I don't know about you, but I certainly enjoy envisioning the best case scenarios when it comes to thinking about the future of my business. It's quite fun to think about the potential growth of the things I'm doing - adding new customers and readers, finding new avenues for revenue, and so on.
The difficult part, though, is that our optimistic dreams often smash directly onto the hard shores of reality. We find that our business isn't growing as fast as we'd like it to. Sometimes, we even find that it's failing when we thought that it would succeed.
I've been there. I've failed at all sorts of endeavors, from web development to systems consulting. I had big dreams and saw early success on the road, but found that things simply didn't go like they had in my mind when I envisioned the future.
With my content development work, I've tried to take a different tack when it comes to envisioning the future. Instead of envisioning a rosy future full of success, I instead imagine a future where I'm not hugely successful with this endeavor. What does my future look like if there's no growth at all - or even some negative growth?
It's not a fun picture to look at, don't get me wrong, but it's a very insightful picture to look at. Whenever I envision that kind of scenario, I find myself planning for four things in order to turn those lemons into lemonade.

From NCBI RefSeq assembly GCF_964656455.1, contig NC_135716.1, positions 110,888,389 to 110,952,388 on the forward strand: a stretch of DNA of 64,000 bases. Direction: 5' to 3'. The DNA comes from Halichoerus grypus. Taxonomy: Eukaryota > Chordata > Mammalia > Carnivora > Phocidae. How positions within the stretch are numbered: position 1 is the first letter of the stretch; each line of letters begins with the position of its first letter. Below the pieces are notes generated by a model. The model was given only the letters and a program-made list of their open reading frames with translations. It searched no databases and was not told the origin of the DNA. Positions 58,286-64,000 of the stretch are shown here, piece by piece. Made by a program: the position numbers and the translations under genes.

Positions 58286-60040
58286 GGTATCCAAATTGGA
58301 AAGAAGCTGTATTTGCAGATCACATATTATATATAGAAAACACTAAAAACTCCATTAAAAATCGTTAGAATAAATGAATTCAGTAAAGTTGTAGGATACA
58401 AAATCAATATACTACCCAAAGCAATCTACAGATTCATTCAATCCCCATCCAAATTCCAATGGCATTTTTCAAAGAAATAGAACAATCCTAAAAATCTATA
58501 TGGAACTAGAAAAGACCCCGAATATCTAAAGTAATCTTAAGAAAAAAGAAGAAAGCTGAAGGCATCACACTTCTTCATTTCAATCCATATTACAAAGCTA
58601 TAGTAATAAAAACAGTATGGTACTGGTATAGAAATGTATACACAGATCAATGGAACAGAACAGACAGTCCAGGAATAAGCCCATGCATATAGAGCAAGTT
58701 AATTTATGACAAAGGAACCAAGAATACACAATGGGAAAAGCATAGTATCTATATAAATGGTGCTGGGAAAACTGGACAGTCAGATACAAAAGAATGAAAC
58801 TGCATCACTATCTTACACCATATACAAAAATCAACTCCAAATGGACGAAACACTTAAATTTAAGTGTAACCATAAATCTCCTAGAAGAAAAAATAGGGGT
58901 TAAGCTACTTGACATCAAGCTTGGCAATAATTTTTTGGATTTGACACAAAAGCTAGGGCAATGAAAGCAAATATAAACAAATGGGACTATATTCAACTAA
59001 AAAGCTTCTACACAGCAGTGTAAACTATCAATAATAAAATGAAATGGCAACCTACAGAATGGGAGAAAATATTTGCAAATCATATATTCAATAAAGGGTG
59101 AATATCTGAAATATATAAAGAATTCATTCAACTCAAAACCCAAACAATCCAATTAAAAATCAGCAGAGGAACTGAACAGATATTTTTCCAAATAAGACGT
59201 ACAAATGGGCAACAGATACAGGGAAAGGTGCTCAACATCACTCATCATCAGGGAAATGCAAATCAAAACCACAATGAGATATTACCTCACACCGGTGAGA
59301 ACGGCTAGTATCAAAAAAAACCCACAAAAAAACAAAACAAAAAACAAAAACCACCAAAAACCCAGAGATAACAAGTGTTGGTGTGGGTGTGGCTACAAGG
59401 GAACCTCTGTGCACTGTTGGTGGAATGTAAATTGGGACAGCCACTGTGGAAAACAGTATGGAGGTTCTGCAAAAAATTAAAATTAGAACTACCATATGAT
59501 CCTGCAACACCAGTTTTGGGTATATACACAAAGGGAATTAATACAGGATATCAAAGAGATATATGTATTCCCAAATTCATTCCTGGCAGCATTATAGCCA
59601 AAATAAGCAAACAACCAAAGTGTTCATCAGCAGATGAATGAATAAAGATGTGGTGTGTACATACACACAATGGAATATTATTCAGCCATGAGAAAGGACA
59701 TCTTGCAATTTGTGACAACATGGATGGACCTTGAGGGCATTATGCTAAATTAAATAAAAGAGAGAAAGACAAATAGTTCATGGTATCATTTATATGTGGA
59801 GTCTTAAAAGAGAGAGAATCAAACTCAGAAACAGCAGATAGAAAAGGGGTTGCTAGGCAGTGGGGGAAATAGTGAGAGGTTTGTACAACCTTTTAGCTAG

First, I refocus on my core business. Things often start to slip when I have my fingers in too many pies. Too much growth can often have the opposite effect - you stretch yourself too thin trying to keep up and things collapse. Rather than allowing that to happen, I look towards reinforcing my core business with the idea that if the core business is strong, it will always carry any peripheral ventures I decide to become involved in.
Second, I keep my spending under control. When a business seems to be showing big signs of success, it's often very easy to loosen the purse-strings and invest in all sorts of things, most of which are really unnecessary for success. Think of a writer, for example, who celebrates his first major publication by replacing the computer that has served him well in his writing thus far. Suddenly, the writer has spent all of his revenue and he's still hustling to try to get anything else in print. Avoid that. Only replace things if there's a genuine need for them.
Third, I grow based on my customer's needs, not my own. I'll use myself as an example here. I first found writing success writing about personal finance and my own journey in that area, something which I was able to turn into a small business for myself. My dream, however, is to write fiction, and it would have been easy for me to try to use that platform to launch a fiction career. However, that's not where my customers were. My customers wanted more fact-based insights - small business writing being one of them. Thus, you're reading this column. I grew based on my customer's needs and desires, not my own.
Finally, I stay vigilant for problems. It's easy to overlook problems when things are successful, but quite often the seed of real problems appear when things are at their best and, when you finally notice the problem, it's taken root and it's dragging you down. Stay vigilant. Keep a very close eye on your cash flow, your revenue, and your budget. If you see a problem, even a tiny one, figure out what's causing that problem now rather than later.
Pulling off the rose colored glasses and looking at your future through clear eyes can often be disheartening, but the things you observe will often build a bedrock for true success in the future.